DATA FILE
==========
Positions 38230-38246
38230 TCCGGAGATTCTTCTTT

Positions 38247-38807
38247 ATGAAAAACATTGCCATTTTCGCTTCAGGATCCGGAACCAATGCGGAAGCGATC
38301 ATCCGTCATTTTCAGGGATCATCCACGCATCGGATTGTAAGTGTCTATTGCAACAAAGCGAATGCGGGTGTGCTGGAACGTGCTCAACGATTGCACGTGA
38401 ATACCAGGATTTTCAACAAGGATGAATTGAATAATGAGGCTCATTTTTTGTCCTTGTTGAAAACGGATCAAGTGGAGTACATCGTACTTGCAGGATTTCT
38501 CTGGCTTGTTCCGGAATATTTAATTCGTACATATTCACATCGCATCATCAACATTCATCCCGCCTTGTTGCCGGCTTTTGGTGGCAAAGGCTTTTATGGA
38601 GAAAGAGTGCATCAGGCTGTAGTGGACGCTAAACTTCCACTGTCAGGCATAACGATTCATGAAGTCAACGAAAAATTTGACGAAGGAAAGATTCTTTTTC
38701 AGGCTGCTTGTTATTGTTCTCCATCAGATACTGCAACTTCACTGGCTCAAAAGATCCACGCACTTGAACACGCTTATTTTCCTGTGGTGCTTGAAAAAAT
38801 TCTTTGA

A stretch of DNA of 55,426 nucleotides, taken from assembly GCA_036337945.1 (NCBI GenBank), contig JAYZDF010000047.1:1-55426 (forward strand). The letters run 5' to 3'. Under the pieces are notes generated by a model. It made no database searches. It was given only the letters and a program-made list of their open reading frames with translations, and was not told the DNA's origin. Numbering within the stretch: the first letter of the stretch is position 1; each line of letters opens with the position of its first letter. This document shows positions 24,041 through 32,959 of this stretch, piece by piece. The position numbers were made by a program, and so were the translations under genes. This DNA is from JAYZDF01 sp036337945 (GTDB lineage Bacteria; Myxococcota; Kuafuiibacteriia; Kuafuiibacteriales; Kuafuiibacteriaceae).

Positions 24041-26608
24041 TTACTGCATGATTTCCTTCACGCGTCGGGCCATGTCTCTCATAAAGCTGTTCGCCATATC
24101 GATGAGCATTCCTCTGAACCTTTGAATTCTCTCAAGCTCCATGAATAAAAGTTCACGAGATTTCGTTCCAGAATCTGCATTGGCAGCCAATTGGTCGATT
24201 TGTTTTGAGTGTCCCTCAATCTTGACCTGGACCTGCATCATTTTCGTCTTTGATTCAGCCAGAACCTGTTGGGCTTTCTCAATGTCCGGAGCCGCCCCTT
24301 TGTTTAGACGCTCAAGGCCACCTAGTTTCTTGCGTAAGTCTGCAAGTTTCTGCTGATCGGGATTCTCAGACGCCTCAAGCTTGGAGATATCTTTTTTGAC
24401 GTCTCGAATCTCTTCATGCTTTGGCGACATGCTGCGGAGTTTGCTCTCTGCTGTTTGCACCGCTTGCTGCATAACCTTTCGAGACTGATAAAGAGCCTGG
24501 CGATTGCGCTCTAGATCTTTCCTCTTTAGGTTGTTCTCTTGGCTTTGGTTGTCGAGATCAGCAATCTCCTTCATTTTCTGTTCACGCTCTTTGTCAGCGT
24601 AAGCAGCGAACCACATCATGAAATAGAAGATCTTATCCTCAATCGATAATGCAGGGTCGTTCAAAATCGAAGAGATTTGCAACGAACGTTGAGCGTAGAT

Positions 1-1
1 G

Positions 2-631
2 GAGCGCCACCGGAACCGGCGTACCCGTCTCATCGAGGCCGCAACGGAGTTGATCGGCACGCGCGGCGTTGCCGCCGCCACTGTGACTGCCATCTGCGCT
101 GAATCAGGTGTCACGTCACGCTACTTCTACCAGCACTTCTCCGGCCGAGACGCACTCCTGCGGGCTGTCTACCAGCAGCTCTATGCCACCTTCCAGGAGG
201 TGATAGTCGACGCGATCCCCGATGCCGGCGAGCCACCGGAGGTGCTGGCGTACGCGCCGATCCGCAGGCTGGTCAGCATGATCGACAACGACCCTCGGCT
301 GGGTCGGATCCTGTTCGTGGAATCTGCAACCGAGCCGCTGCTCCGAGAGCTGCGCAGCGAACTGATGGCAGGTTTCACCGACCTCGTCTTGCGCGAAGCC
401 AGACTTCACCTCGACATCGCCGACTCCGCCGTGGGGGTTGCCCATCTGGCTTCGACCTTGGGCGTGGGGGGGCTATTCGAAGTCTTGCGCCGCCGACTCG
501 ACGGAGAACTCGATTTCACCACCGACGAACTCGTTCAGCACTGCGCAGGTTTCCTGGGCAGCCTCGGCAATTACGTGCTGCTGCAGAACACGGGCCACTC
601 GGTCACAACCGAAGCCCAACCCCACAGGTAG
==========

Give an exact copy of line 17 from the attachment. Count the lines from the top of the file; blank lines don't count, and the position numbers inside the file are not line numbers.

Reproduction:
24401 GTCTCGAATCTCTTCATGCTTTGGCGACATGCTGCGGAGTTTGCTCTCTGCTGTTTGCACCGCTTGCTGCATAACCTTTCGAGACTGATAAAGAGCCTGG